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The Cody Blog: August 2005

Wednesday, August 31, 2005

On Flipping to 33

So for the first time in my life, I actually don't like the fact that the number of years I tell people that I've been alive is changing. 33. How the hell did I get to be 33? 33? Sigh.

Somehow that's makes me feel middle-aged or something. Not "young". 33.

As I've been thinking about age today, one interesting thing about my age right now is the broad range of ages of women that I've been dating. I've dated women spanning from 41 to 23 in the last year or so.

Last night I was out in that dreaded Meatpacking District talking business and fun stuff with a couple colleagues. I ended up chatting with a woman at Pasti's (which is a great place to eat, but it's sort of just way too mainstream for this mainstreamly overly cool area -- don't you just love the irony of how I keep bashing the Meatpacking District as being "too cool for it's own good", yet I keep ending up going out down there. LOL).

She claimed it was her birthday yesterday. I asked how old she was. She told me, of course, that I'm not supposed to ask a lady her age. Yeah, yeah, whatever. Anyway, later she slipped and mentioned that she'd turned...18. 18?!

I could be her dad, techically. Holy cow! I'm old! When I stayed in Austin in 2001, I dated a 19 year old. I was 29. That was a pretty big gap. How funny would it be to date an 18 year old at my age. From 41 to 18.

I used to tell coaches and teammates who'd ask me what my range on the hoops court was -- not 20', not 25'. No, no. I always told them: two court lengths!

33. Bummer.

Tuesday, August 30, 2005

Classic Example of Our Govt Failing at One of Jobs They're Actually Supposed to Do

Taken from the A1 article in the WSJ today, which didn't bother to note how outrageous it is that the way this guy got caught was when an employee pawned a frickin' company laptop:

Tangled Web
For Entrepreneur,
Online Drug Sales
Meant Fast Profits

FBI Gets Clues From a Laptop

August 30, 2005; Page A1

In a couple of weeks, Mr. Kolowich says, he had procured the anti-impotence pills from Tijuana, Mexico, where they could easily be obtained without a prescription. He started selling the pills to United Kingdom buyers on a rudimentary Web site, which later became known as WorldExpressRx.com.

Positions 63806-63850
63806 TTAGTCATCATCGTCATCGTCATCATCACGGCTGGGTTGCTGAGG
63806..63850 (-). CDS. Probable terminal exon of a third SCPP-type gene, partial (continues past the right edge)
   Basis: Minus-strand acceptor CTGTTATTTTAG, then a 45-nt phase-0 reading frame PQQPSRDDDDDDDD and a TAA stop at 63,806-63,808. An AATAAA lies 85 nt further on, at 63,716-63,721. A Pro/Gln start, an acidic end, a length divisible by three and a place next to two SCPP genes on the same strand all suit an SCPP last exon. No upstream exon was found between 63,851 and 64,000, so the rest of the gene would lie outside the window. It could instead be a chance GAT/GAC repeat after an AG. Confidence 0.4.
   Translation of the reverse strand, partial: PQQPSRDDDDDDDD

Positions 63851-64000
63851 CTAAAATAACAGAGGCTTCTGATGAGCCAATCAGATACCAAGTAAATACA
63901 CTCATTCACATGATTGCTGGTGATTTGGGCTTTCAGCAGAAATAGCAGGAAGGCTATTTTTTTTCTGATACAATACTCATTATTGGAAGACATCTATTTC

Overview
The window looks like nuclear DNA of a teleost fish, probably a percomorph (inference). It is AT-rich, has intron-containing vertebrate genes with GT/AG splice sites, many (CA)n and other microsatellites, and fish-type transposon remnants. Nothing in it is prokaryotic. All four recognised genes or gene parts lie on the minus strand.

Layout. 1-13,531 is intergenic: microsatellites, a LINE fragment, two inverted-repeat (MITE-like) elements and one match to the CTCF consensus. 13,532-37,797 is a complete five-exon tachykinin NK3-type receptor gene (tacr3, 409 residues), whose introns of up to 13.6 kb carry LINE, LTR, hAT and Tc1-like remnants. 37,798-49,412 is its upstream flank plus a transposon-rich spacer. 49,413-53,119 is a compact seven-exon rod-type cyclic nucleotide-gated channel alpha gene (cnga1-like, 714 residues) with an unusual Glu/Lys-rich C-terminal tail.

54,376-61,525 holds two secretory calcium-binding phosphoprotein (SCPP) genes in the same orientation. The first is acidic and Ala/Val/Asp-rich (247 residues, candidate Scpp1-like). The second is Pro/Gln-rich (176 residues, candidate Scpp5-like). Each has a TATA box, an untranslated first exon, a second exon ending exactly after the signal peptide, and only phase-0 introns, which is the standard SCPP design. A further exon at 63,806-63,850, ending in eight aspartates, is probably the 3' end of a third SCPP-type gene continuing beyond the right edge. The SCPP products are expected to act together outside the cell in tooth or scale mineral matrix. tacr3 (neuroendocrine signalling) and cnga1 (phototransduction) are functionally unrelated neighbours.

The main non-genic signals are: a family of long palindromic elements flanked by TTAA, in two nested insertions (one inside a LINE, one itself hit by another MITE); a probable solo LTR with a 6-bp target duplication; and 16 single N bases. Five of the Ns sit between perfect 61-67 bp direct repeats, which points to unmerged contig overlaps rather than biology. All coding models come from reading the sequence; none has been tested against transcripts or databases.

Of course, I have no idea why the government is involved with the distribution and prescribing of medicine (tell me again where the Constitution lays out the right of the government to regulate medicine...), but regardless, IT IS ILLEGAL to sell these pills without a prescription. More to the point, he's circumventing and undercutting the property rights (in this case, patent rights) of the drug companies (of whom, of course, I am no fan!). Regardless, the people running these illegal Internet companies -- which are the root of much of the spam that is draining the developed world's producitivity -- are criminals, usually in more than these drug-circumventing ways (if I may extrapolate from the many cases when the regulators bother to catch these guys):

Eventually, Mr. Kolowich was arrested for importing and selling counterfeit drugs, mail fraud and money laundering.

But the amazing thing in this story is simply how they caught the guy:

Mr. Kolowich's fate took a turn when a former employee of his firm happened to pawn a laptop. Law-enforcement agents familiar with the case say a person hired by the pawn shop to do the routine cleaning of the computer's hard drive notified authorities after discovering images of pills and other WorldExpressRx.com documents. That triggered an FBI investigation. According to the criminal complaint, law-enforcement agents also made several undercover purchases from Mr. Kolowich's site.

I mean, what century are these regulators in? Do they not get the same 8023 spam emails a day begging them to click on a link that takes them straight to the criminal's site? How hard can it be to simply click and then go after the guys dealing this stuff? They had to get a call from a goober IT guy at some random pawn shop in order to get a clue?

Yeah, but thank goodness they gave me a ticket last month for not wearing my seatbelt. Thanks for protecting me, gubt!

Annan Continues to Push for Poverty and Starvation

We really do have to fight the UN to stop hunger. Through their central destruction of any self-sustaining capitalistic enterprises, including, say, farming, plumbing, food distribution, etc etc -- the UN and its many bureaucratic/crony agencies are undermining the prosperity that would otherwise flourish in places like, say, Zinder, Niger.

Africa cannot grow or be free on empty stomach
By Kofi Annan

Some sample quotes from the article (and I can't pass up the lede either, which somehow is supposed to make us feel like this bureaucrat who's pocketed millions of dollars while "serving the public" is really out there to help these people):

With a look I will never forget, she pleaded with the world to respond to her cry for help, not just today but in the months and years ahead."